More aggressive tactics by authoritarian regimes and an upsurge in terrorist attacks contributed to a disturbing decline in global freedom in 2014. Freedom in the World 2015 found an overall drop in freedom for the ninth consecutive year.
Nearly twice as many countries suffered declines as registered gains—61 to 33—and the number of countries with improvements hit its lowest point since the nine-year erosion began, it is stated in the report of the organization Freedom House, which ranks Montenegro among free countries.
According to the report “Freedom in the World 2015”, which was published today on the website of the human rights organization Freedom House, Montenegro is among the countries that are designated as free one, with a score of three for political rights and grade two for civil liberties.The report explained that the political rights and civil liberties graded 1to 7, with one representing the most free, and the seven the least. Freedom House has included both Serbia and Croatia among free countries, while Bosnia and Herzegovina, Macedonia, Albania and Kosovo stated that are partially free.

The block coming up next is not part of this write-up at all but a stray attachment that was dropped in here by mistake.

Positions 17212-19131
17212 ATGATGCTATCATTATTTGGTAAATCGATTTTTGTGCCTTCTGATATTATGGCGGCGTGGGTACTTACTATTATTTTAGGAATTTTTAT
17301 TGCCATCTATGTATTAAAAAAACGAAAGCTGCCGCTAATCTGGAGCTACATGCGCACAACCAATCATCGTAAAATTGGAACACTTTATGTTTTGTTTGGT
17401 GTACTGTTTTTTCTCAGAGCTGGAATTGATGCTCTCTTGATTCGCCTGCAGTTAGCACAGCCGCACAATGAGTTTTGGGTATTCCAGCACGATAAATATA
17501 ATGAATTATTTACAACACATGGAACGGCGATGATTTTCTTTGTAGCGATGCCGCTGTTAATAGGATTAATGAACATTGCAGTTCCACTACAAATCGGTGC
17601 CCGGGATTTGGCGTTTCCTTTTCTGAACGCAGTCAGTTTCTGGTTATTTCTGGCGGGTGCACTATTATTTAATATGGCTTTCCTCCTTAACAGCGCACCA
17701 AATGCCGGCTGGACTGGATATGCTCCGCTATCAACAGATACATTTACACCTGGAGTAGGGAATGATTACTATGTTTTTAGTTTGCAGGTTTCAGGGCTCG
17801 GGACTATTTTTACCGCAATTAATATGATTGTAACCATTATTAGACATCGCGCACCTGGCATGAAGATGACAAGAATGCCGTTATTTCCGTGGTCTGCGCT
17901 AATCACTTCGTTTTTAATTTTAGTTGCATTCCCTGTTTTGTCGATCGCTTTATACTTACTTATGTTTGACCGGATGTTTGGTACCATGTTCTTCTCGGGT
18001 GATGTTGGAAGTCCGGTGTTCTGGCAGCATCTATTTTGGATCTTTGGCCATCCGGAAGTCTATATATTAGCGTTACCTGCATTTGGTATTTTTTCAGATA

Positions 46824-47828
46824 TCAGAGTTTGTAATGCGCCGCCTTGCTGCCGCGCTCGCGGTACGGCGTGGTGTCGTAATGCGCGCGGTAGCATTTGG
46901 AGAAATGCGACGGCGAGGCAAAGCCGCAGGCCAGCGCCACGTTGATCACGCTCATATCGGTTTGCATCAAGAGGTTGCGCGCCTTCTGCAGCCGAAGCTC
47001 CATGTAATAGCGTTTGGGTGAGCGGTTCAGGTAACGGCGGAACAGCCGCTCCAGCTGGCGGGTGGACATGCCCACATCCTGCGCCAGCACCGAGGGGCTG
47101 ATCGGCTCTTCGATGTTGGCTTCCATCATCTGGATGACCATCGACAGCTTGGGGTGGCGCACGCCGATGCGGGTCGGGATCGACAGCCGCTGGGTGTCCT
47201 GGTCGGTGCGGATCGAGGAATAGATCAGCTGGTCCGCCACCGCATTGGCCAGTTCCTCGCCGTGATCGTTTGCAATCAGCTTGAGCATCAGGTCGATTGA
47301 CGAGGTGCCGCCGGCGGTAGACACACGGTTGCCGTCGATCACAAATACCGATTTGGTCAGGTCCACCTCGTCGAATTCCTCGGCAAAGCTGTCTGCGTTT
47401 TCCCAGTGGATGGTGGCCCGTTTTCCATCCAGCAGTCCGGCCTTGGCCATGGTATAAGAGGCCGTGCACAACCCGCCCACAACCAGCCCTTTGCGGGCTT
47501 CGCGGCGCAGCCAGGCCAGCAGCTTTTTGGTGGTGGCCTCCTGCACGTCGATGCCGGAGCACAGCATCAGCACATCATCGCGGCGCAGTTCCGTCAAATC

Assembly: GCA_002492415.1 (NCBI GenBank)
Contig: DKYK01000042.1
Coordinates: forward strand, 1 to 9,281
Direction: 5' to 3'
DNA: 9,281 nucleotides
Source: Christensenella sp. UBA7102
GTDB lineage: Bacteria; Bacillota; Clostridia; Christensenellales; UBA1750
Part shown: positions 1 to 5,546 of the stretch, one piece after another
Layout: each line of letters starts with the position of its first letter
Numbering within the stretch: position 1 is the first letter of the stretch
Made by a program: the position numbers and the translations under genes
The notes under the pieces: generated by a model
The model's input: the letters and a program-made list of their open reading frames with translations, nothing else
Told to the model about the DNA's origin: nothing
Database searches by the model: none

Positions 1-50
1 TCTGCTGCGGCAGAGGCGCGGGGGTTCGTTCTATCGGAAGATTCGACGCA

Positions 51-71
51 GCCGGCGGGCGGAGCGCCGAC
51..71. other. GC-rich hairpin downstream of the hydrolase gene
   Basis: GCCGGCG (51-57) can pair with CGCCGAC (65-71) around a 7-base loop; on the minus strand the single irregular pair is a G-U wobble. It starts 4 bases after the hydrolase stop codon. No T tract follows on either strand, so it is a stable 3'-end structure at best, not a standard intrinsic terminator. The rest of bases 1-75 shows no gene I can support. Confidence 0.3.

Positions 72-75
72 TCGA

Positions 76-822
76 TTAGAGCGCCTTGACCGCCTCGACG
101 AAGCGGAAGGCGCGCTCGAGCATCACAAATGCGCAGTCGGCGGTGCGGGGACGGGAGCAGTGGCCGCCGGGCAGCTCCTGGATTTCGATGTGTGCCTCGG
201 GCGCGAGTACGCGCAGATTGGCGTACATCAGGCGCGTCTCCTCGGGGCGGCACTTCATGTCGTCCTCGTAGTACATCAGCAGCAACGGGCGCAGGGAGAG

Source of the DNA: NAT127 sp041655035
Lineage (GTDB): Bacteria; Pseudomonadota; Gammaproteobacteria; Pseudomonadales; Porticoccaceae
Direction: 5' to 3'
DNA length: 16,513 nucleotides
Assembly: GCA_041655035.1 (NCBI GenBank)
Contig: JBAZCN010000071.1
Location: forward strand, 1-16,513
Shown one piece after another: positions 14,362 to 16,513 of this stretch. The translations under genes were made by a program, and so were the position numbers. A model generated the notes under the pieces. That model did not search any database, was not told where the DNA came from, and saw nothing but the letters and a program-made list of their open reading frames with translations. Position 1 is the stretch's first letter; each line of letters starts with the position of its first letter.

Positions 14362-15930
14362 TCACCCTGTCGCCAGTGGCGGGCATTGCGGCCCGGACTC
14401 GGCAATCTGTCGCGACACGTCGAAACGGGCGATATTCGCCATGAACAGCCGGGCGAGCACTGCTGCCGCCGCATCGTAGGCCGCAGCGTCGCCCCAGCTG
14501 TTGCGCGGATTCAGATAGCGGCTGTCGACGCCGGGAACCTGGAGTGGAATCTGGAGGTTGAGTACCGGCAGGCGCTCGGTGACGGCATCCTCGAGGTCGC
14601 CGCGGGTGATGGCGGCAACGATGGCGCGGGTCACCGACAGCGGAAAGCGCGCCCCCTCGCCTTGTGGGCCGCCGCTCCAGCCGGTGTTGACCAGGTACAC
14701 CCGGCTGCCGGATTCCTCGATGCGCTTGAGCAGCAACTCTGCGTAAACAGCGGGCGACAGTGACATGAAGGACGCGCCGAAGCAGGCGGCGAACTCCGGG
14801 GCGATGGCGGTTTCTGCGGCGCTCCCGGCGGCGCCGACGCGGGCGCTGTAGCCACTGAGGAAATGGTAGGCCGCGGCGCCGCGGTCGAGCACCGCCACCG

Of the 195 countries assessed, 89 (46 percent) were rated Free, 55 (28 percent) Partly Free, and 51 (26 percent) Not Free.
All but one region had more countries with declines than with gains. Asia-Pacific had an even split.
A troubling number of large, economically powerful, or regionally influential countries moved backward: Azerbaijan, Egypt, Kenya, Nigeria, Russia, Thailand, Turkey, and Venezuela.
The report also singled out terrorism for its impact on freedom in 2014. From West Africa through the Middle East to South Asia, radical jihadist forces plagued local governments and populations. Their impact on countries such as Iraq, Syria, Pakistan, and Nigeria was devastating, as they massacred security forces and civilians alike, took foreigners hostage, and killed or enslaved religious minorities, including Muslims they deemed apostates.
Izvor: RTV Montenegro